Type Trends: Hand-cut

A surfacing trend I’m glad to see growing, and a subset of physical type, is the labored-over paper cut genre. Doing work in this vein appeals particularly to the able, young designer because of its cross-disciplinary nature. Designing harmonious typographic compositions to later cut into paper, depending on the scale and depth of the piece veers from the mostly two-dimensional world of traditional graphic design into the realm of three-dimensional set design and art direction. And what designer, after a string of single-color jobs doesn’t want to move on to the intricate, hands-on work of making, lighting, and photographing dioramas?

The effort shows. Here, Spanish design studio Versátil represents the kind of education offered at Antonio López Art School using graphic elements arranged to suggest a bursting forth of ideas. The script up top is Alejandro Paul’s Mr Stalwart.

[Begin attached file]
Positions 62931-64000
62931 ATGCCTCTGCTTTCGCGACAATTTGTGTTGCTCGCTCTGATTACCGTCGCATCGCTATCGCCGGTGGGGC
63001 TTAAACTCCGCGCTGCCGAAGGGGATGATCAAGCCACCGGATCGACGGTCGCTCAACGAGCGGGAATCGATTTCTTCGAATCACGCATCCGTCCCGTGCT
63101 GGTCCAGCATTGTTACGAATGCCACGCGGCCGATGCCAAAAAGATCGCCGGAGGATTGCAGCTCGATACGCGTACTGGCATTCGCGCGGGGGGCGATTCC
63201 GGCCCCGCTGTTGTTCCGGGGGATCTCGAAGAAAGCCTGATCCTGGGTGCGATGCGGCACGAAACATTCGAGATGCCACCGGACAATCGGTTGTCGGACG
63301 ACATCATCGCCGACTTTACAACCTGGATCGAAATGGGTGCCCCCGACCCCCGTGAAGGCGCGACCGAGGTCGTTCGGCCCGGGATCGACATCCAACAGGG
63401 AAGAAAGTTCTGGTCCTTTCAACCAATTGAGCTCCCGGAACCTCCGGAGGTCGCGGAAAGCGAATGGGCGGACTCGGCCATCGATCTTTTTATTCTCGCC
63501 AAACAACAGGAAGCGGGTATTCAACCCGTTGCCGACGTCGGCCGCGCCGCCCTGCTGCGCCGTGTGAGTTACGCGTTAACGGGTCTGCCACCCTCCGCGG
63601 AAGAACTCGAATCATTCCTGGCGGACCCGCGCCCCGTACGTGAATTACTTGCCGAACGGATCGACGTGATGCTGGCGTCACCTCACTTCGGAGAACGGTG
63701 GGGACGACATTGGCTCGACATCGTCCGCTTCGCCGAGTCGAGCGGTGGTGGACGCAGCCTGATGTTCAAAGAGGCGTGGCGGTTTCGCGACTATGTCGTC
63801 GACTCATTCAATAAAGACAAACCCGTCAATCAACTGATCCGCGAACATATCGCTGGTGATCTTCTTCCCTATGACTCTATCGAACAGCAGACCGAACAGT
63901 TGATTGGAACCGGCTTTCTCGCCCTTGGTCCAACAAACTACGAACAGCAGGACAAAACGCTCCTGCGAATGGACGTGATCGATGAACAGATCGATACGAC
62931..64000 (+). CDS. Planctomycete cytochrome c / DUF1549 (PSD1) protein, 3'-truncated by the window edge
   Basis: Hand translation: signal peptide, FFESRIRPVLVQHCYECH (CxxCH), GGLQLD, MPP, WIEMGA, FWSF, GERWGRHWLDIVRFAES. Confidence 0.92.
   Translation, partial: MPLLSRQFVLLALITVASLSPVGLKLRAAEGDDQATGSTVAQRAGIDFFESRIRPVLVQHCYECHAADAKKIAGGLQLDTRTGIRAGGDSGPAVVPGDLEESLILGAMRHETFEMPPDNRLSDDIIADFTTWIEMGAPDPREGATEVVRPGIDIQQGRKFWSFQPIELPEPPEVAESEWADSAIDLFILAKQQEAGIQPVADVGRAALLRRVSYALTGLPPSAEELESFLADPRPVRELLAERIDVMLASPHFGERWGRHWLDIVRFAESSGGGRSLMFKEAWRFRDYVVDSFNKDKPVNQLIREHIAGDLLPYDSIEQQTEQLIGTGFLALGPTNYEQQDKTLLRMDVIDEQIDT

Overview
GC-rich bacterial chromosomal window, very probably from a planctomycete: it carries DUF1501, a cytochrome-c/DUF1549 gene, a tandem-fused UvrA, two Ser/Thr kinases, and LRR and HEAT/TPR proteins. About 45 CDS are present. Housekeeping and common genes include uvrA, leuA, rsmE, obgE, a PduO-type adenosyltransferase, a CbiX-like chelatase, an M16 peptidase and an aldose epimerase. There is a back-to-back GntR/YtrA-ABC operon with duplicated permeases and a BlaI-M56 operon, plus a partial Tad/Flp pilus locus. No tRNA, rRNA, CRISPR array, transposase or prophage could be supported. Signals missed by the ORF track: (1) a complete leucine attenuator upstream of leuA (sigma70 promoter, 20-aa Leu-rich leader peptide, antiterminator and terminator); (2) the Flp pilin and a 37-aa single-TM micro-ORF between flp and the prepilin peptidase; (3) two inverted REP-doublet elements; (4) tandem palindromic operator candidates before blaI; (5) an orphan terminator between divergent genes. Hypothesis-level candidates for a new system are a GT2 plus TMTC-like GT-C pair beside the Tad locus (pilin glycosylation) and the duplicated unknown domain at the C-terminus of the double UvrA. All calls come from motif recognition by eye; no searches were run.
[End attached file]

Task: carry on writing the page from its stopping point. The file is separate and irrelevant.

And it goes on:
Strictly speaking, the above sample isn’t type or typography (before anyone accuses me of muddying the waters here), It’s lettering. My point is still the same. When the beholder sees an accessible process applied to an accessible medium, here applying scissors to paper, and notes that it indeed took quite some doing, he is given pause—the familiarity of its elements being the key factor. That this autoinitiated piece from Miguel Dias doesn’t translate perfectly into English I find completely forgivable.

Lastly, an example of a more traditional paper cut. Michael Lomax’s work tells a Hans Christian Anderson tale with graphic illustrative elements and delicate Script and Fraktur lettering. This is no dabbling by the way, Michael’s papercut portfolio is immensely well developed.

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